A Partnership for National Unity (APNU) Parliamentarian Richard Alleyne said he is not at all satisfied with any of the responses given to him by Transport and Hydraulics Minister Robeson Benn during the December 20, 2012 Parliamentary hearing.
Alleyne had posed several questions to Benn concerning suspected malpractice in work on the Kumaka Waterfront Revetment as well as about the project’s projected completion date, considering that it was slated to have been completed on December 19, 2012.
In response to one of the questions, Benn said: “The project’s failure was not the fault of the engineer’s plan. Non-adherence to the prescribed project implementation methodology and design parameters related to anchoring and backfilling of the revetment and unfavourable site conditions were determined to be contributing factors”.
On Thursday, Alleyne said that this response was utterly unacceptable and maintained that someone must take the blame for the enormous wastage of state funds. Sixty-two million dollars had initially been invested in the failed works.
He highlighted where the minister stated that “non-adherence to the prescribed project implementation methodology and design parameters” were partially to blame for the project’s initial failure. Allen asked who was it that failed to comply with the prescribed methodology and design parameters, and if this/these person(s) were not to be blamed. He also said that the engineer responsible for the project, who according to the minister is not at fault, should also receive some of the blame since he should have been on the ground in the area providing supervision instead of leaving everything up to the contractors.
Benn had also said that “a designated team of engineers and technicians from the Ministry of Public Works was assigned the responsibility of planning, designing and supervising the revetment works. The construction works were undertaken by a Force Account Unit from the Transport and Harbours Department of the ministry which has experience in the construction of similar marine structures”.
Alleyne questioned the validity of this response stating that if the persons working on the projects were as experienced as the minister suggested, how could they not foresee and therefore prevent many of the problems encountered.
He said it seemed government was engaging in experimental works with substantial portions of taxpayers’ dollars, referring to the $62 million which had initially been invested in the initial set of works on the revetment.
Benn also announced that a further $35.2 million would be put towards the completion of the project which just entailed the backfilling of the installed revetment and the positioning of scour protection to limit erosion at the toe of the structure. All this, he said, was to have been done by December 19.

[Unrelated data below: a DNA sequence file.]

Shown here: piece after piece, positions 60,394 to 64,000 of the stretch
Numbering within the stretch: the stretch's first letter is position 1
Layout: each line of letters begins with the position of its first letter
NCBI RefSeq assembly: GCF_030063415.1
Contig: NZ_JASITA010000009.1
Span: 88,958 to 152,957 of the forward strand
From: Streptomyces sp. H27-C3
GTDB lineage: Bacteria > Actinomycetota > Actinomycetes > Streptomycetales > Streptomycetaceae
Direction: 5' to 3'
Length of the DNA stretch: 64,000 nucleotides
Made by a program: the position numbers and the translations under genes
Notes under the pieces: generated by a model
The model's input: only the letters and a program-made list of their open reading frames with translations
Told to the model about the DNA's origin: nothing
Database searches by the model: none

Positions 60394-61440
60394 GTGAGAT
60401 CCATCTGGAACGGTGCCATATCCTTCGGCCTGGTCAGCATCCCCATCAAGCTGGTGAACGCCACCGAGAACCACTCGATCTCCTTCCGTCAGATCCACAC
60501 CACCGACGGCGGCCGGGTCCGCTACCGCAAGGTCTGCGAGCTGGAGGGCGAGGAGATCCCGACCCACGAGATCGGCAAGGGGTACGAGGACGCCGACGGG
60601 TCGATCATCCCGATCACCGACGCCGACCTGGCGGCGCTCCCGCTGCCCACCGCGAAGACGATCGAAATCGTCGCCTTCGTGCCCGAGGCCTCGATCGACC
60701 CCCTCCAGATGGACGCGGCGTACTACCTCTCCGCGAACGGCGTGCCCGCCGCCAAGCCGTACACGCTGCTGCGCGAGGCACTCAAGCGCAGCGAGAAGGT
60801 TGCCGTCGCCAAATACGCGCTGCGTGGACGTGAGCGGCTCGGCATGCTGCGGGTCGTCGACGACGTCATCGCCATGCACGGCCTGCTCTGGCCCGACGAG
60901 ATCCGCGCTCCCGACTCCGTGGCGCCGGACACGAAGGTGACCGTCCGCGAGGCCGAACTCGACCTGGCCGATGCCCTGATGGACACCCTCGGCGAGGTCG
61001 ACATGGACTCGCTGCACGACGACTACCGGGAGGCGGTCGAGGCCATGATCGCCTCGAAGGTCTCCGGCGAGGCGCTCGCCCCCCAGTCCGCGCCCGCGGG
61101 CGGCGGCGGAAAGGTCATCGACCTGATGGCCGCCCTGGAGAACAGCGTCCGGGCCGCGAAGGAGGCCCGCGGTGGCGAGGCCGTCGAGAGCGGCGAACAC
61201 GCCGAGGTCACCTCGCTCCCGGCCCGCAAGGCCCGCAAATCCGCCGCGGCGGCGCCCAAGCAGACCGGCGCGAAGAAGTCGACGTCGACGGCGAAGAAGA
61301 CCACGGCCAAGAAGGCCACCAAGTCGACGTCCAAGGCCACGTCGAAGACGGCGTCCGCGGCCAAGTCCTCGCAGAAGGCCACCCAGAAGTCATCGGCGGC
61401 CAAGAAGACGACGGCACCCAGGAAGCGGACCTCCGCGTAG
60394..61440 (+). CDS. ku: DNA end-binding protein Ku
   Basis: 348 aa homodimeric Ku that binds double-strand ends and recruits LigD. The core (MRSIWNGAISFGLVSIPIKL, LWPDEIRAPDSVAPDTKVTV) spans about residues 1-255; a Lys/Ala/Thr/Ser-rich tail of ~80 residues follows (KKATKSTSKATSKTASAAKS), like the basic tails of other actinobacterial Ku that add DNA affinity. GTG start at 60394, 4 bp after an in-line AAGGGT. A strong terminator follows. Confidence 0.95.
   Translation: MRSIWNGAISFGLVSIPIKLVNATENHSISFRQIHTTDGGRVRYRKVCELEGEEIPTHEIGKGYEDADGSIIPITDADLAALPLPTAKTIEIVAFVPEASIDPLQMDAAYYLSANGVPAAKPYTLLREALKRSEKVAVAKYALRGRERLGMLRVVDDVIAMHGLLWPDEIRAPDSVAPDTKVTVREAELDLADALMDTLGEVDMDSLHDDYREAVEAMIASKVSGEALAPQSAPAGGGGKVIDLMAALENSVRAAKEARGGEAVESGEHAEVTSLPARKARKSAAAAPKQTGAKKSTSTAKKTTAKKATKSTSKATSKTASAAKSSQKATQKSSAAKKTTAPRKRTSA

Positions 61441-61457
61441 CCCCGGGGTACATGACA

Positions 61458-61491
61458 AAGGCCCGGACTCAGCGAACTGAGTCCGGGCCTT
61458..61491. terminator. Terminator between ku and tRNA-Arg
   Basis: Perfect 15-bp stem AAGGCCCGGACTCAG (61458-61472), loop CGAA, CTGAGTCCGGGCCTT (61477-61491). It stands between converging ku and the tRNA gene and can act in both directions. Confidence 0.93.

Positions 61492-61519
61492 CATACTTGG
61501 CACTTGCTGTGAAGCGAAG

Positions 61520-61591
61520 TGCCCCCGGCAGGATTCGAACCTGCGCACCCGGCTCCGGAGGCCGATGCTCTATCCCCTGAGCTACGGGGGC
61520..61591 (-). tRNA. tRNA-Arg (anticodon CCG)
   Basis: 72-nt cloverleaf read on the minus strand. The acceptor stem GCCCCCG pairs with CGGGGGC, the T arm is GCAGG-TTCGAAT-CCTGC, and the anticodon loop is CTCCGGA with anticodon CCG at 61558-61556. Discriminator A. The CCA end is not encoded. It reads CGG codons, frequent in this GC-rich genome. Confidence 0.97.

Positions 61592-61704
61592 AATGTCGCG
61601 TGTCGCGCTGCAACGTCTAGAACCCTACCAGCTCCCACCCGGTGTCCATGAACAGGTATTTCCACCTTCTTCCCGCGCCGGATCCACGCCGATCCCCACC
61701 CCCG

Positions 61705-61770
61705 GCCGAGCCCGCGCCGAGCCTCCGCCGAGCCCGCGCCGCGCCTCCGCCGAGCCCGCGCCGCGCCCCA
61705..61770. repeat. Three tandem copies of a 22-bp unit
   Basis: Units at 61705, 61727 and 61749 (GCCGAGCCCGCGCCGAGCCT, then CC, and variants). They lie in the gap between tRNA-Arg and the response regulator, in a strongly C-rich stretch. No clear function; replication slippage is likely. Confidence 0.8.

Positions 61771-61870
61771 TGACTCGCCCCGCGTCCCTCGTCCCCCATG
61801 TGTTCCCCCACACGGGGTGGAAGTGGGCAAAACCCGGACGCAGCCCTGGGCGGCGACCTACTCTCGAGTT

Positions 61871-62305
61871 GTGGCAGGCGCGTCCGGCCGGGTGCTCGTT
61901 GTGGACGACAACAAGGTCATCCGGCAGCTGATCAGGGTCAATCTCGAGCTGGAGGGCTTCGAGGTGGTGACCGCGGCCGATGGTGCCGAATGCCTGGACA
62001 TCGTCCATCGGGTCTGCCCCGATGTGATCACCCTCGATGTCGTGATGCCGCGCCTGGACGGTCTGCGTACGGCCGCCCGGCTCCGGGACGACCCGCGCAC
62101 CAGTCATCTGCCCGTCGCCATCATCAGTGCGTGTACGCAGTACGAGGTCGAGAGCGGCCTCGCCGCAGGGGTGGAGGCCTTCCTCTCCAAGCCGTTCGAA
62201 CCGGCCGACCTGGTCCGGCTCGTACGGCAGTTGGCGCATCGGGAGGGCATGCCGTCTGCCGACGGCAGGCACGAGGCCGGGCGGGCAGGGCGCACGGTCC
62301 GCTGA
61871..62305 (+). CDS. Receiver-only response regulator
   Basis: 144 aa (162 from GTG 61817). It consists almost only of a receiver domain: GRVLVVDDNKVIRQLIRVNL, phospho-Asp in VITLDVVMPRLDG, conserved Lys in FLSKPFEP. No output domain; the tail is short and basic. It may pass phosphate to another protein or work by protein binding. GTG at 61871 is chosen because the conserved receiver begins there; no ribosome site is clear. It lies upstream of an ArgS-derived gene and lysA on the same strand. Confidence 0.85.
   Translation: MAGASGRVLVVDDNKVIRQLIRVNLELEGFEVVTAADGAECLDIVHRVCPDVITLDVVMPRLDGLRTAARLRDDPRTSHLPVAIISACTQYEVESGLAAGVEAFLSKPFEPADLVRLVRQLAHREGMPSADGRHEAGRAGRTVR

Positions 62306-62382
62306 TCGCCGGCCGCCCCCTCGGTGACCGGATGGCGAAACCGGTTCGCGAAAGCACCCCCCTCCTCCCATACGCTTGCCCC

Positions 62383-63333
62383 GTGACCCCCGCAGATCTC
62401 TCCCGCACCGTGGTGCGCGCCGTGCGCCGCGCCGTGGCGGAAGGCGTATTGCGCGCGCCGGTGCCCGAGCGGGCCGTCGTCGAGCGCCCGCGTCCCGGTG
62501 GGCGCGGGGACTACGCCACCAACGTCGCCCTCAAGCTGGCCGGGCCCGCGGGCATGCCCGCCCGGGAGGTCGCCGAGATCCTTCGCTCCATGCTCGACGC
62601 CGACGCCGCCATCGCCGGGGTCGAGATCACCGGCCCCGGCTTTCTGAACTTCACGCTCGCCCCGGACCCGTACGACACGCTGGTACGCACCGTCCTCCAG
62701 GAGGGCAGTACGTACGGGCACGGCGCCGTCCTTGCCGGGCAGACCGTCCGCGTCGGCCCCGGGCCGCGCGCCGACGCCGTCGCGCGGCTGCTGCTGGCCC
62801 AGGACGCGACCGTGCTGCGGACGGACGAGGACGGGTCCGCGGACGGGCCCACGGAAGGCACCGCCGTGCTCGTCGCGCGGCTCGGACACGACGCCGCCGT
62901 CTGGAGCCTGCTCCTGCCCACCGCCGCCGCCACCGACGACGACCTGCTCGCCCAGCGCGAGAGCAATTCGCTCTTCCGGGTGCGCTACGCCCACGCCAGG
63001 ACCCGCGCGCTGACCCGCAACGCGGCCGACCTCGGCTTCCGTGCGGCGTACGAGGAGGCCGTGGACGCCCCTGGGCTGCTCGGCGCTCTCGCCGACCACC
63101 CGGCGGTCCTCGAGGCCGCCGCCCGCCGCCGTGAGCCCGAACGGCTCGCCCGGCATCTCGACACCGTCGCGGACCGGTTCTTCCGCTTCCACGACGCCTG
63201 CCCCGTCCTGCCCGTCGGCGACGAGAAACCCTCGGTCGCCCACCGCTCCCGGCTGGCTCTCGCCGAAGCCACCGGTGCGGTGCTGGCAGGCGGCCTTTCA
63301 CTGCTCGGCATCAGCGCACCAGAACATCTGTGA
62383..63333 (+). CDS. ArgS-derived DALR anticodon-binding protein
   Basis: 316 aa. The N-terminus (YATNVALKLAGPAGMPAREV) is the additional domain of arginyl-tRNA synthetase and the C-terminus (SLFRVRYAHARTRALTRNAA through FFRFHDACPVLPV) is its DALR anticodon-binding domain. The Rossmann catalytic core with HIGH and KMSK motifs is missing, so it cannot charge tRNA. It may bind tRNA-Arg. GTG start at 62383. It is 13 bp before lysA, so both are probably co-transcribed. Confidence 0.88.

Alleyne said on Thursday that the project is long past its due date, and there is still uncertainty as to when the project will be completed.
A resident of Kumaka yesterday told Stabroek News that no works were currently being conducted at the waterfront, and that he was told by the contractors that they will return at the end of the month to continue works. He said he believed this to be most unfortunate considering the abundance of dry weather.
He added that there are several heavy-duty trucks which constantly traverse the water front, putting pressure on the “tie rods” being used to prevent the revetment from shifting. The resident said that in its unfinished stated those trucks pose a very serious threat to the revetment since too much strain may cause the “tie rods” to burst or bend, sending the entire structure back into the river.
He said the Kumaka Stretch, the main road servicing the area, has also been left in an unfinished state. He said workers had just “filled up” the road, but had not paved it. The filling he said is being displaced by vehicles traversing the road, and is more or less unusable.
Another resident, who conducts business at the waterfront, said that it is now more costly to transport her goods. She said that because of the unfinished state of the revetment, she has been forced to pay persons to transport her goods to another area before they can be placed on the boats.
On January 16, 2012 Stabroek News had reported that the Aruka River was continuing to erode the Kumaka waterfront and that the new revetment had started to sink into the river. On April 6, 2012 Stabroek News had reported that work on the revetment had stalled for the second time and that large amounts of earth which had been packed into the area were falling into the Aruka River.
This newspaper had also reported then that the private contractor had abandoned the project amid protests from persons in the business community there that the work being done could not effectively solve the problem.
The Kumaka waterfront has been threatened by the Aruka River for several years now.